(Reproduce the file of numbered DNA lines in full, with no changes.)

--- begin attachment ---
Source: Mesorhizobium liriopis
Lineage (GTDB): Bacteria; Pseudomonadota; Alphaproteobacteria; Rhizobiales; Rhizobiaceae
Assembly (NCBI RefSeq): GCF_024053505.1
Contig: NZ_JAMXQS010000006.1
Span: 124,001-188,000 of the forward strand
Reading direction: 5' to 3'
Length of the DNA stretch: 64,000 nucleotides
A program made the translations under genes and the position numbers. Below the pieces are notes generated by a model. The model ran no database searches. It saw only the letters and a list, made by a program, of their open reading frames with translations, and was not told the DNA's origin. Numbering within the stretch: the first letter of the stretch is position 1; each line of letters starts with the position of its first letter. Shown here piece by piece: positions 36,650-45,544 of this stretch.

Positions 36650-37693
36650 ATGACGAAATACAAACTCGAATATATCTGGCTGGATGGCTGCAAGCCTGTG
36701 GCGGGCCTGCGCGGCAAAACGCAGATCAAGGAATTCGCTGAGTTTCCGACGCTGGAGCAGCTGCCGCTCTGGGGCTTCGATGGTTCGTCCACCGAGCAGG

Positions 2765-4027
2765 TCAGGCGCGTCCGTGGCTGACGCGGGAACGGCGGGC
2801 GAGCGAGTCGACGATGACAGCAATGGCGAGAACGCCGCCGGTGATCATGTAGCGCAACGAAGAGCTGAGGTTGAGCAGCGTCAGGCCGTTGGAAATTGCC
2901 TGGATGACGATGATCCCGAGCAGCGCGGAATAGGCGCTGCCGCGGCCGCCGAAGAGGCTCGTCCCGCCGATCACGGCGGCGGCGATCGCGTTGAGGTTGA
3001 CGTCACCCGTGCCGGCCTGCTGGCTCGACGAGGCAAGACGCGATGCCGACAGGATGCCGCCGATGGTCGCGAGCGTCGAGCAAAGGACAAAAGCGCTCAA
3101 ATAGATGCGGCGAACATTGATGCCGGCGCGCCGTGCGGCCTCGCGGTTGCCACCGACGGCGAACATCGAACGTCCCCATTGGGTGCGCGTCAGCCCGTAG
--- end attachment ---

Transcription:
Source: Mesorhizobium liriopis
Lineage (GTDB): Bacteria; Pseudomonadota; Alphaproteobacteria; Rhizobiales; Rhizobiaceae
Assembly (NCBI RefSeq): GCF_024053505.1
Contig: NZ_JAMXQS010000006.1
Span: 124,001-188,000 of the forward strand
Reading direction: 5' to 3'
Length of the DNA stretch: 64,000 nucleotides
A program made the translations under genes and the position numbers. Below the pieces are notes generated by a model. The model ran no database searches. It saw only the letters and a list, made by a program, of their open reading frames with translations, and was not told the DNA's origin. Numbering within the stretch: the first letter of the stretch is position 1; each line of letters starts with the position of its first letter. Shown here piece by piece: positions 36,650-45,544 of this stretch.

Positions 36650-37693
36650 ATGACGAAATACAAACTCGAATATATCTGGCTGGATGGCTGCAAGCCTGTG
36701 GCGGGCCTGCGCGGCAAAACGCAGATCAAGGAATTCGCTGAGTTTCCGACGCTGGAGCAGCTGCCGCTCTGGGGCTTCGATGGTTCGTCCACCGAGCAGG

Positions 2765-4027
2765 TCAGGCGCGTCCGTGGCTGACGCGGGAACGGCGGGC
2801 GAGCGAGTCGACGATGACAGCAATGGCGAGAACGCCGCCGGTGATCATGTAGCGCAACGAAGAGCTGAGGTTGAGCAGCGTCAGGCCGTTGGAAATTGCC
2901 TGGATGACGATGATCCCGAGCAGCGCGGAATAGGCGCTGCCGCGGCCGCCGAAGAGGCTCGTCCCGCCGATCACGGCGGCGGCGATCGCGTTGAGGTTGA
3001 CGTCACCCGTGCCGGCCTGCTGGCTCGACGAGGCAAGACGCGATGCCGACAGGATGCCGCCGATGGTCGCGAGCGTCGAGCAAAGGACAAAAGCGCTCAA
3101 ATAGATGCGGCGAACATTGATGCCGGCGCGCCGTGCGGCCTCGCGGTTGCCACCGACGGCGAACATCGAACGTCCCCATTGGGTGCGCGTCAGCCCGTAG